Iconic ‘Full House’ Home Heads Back Onto the Market in San Francisco


The iconic “Full House” and now “Fuller House” home is heading back onto the market next month. The five-bed, 3.5-bath Victorian in the tony Lower Pacific Heights neighborhood in San Francisco is famous because it was featured in the opening credits of the shows.

Homeowner Jeff Franklin, the creator and executive producer of the series, is unloading the property, now that the Netflix hit sequel “Fuller House” is to debut its fifth and final season this fall.

“The home will always have tremendous emotional significance to me,” Franklin said in a statement published in the San Francisco Chronicle. “It is a symbol of the shows I love, and the second family I have formed with the casts of ‘Full’ and ‘Fuller House.’ Now that ‘Fuller House’ is ending, I will be putting the home back on the market. I hope to find a buyer who wants to make it a full house once again.”

“Full House,” which aired from 1987 to 1995 on ABC, focused on a widowed father (played by Bob Saget) raising three daughters (Candace Cameron Bure, Jodie Sweetin, and Mary-Kate and Ashley Olsen alternating as baby Michelle) with the help of his brother-in-law (John Stamos) and best friend, Joey (Dave Coulier).

The sitcom’s enduring popularity led to “Fuller House,” which launched in 2016 on Netflix starring Bure and other members of the original cast. (Lori Loughlin, who played Aunt Becky in both series, will not be returning, after having been charged in a college-admissions bribery scandal.)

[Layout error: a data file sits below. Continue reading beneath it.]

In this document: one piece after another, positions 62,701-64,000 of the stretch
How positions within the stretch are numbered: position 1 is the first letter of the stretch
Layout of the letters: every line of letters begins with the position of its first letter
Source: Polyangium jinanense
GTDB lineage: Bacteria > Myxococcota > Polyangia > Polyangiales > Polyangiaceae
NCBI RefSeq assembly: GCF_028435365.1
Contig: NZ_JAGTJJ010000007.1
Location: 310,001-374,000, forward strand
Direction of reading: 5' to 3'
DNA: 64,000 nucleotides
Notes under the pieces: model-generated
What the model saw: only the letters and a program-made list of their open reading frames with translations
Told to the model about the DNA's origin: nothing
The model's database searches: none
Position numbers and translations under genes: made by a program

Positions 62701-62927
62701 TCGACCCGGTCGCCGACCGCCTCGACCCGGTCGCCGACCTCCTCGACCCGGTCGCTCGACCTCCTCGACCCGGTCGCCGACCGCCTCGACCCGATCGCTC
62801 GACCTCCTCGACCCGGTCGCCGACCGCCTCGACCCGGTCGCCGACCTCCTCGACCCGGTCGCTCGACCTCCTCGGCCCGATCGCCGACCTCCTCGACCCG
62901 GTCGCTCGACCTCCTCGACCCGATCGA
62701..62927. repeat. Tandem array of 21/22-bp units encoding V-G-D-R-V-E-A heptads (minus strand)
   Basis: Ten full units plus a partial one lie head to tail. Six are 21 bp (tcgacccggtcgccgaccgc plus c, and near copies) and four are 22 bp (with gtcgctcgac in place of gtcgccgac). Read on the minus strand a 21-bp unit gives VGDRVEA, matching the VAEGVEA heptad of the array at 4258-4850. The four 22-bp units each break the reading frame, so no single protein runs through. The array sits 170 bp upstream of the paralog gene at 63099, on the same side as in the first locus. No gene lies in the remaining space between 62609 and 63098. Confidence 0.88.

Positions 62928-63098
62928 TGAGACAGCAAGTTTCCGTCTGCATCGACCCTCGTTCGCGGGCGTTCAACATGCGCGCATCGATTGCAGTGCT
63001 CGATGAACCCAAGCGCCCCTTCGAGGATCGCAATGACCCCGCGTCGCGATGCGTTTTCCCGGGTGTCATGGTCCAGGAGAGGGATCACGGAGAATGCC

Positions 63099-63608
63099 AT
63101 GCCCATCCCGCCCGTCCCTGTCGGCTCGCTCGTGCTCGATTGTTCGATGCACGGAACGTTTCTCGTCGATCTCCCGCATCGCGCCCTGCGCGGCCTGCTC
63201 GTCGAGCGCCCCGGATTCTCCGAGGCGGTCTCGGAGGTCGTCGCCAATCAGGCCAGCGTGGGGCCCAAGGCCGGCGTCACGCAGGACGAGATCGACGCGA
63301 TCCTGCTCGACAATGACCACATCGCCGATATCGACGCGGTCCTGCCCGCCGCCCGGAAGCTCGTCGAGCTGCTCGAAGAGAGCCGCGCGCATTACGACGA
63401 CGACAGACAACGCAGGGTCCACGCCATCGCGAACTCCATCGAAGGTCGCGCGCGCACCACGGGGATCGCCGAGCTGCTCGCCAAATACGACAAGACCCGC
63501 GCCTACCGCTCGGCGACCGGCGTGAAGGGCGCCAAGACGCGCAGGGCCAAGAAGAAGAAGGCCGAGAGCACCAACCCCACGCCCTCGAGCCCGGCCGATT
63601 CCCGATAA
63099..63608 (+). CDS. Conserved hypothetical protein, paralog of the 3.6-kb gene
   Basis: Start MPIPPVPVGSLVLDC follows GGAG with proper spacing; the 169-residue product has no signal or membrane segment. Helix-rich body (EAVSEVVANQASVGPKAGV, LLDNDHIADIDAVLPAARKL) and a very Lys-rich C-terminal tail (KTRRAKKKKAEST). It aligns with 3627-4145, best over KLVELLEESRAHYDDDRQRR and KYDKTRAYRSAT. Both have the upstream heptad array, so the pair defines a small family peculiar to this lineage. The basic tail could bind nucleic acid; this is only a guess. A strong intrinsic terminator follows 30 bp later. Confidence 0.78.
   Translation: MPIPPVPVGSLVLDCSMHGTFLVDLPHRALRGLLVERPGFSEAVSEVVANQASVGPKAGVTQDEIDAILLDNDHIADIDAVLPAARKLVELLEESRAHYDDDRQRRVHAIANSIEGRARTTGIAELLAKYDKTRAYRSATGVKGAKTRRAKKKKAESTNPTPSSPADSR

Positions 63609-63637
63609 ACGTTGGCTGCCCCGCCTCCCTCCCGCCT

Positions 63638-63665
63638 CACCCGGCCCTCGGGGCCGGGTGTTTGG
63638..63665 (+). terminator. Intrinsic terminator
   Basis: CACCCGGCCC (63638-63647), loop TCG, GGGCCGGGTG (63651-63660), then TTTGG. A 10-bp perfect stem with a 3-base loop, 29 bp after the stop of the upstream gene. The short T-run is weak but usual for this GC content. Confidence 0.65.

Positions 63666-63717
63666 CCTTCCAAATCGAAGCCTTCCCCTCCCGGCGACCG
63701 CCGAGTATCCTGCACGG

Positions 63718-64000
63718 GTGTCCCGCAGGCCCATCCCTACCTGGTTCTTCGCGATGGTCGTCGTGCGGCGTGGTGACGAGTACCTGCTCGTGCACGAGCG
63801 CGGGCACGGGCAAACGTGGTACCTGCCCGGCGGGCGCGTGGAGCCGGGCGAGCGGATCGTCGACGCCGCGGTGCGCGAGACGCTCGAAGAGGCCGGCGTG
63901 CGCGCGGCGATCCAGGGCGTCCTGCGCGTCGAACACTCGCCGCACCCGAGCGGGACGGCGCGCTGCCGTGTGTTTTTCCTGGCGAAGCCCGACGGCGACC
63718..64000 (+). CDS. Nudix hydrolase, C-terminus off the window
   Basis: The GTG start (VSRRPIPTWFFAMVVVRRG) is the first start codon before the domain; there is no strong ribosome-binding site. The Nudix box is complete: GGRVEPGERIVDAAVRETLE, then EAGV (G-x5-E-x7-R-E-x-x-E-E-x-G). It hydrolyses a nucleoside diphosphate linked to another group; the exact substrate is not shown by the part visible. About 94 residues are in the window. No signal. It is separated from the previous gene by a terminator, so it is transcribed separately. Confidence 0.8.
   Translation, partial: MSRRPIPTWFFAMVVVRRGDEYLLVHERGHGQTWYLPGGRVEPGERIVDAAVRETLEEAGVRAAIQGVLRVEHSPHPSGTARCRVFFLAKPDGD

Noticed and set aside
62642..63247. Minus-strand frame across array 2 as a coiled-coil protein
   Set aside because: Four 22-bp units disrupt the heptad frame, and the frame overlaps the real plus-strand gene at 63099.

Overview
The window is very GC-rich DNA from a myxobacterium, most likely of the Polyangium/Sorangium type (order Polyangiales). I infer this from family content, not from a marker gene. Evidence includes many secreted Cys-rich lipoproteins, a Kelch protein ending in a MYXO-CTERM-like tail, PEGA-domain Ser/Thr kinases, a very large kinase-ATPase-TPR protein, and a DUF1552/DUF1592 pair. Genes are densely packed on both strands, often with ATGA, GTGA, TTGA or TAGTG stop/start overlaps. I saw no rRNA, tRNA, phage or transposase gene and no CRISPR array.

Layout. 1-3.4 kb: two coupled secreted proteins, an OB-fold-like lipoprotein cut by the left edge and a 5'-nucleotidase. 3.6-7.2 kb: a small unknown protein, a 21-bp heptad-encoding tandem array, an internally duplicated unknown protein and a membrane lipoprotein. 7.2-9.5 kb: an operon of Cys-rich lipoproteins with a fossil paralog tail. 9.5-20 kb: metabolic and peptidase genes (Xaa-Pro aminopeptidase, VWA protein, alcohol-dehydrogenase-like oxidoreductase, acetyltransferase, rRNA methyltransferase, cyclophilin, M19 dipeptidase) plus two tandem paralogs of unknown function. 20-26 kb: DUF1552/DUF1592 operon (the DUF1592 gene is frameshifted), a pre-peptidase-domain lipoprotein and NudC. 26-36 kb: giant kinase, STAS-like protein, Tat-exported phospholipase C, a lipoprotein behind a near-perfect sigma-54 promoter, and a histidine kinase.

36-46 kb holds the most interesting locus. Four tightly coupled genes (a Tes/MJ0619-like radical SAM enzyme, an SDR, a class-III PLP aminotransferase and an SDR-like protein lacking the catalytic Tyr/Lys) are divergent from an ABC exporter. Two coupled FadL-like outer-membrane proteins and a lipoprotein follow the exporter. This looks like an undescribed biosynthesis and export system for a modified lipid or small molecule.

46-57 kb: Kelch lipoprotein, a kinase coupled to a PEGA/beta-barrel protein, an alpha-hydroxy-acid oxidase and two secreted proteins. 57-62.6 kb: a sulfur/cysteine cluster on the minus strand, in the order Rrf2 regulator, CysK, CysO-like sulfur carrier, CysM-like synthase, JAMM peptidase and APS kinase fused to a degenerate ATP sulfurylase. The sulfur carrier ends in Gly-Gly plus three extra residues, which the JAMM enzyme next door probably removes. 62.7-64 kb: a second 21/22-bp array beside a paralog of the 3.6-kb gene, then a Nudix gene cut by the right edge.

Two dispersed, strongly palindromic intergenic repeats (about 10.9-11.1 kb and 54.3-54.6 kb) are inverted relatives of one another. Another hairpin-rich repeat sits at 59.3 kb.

Franklin purchased the 3,125-square-foot home for $4 million in 2016, according to realtor.com® data. Since only the exterior of the home was used in the filming of the shows, Franklin applied to the local planning department in 2017 to renovate the inside of the home to match what it looks like on set. After neighbors complained that this would make the house even more of a tourist attraction, his permit was revoked.

Lower Pacific Heights is a highly desirable neighborhood of single-family homes, condos, and a few low-rise apartment buildings, where the median home price is $1.94 million, according to realtor.com data. (Prior to Franklin’s purchase, the home was rented out for $13,950—a month!)

And even without the work being done, whoever buys the home will need to deal with the packs of selfie-taking fans.

“Every time you go there, you see people gathering at the front steps,” says Compass real estate agent Nina Hatvany, who has been active in Pacific Heights for about 30 years and showed some prospective buyers the home the last time it was for sale. “The clients I showed it to would not have liked that.”

She didn’t remember anything “extraordinary” about the home, although she touted its high ceilings and close proximity to several top private schools.

The future owner will have “to think it’s fun that their house would be celebrated and admired—and [not] mind if there’s a bit of a crowd standing outside,” Hatvany says.

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Source: Housing Trends Feed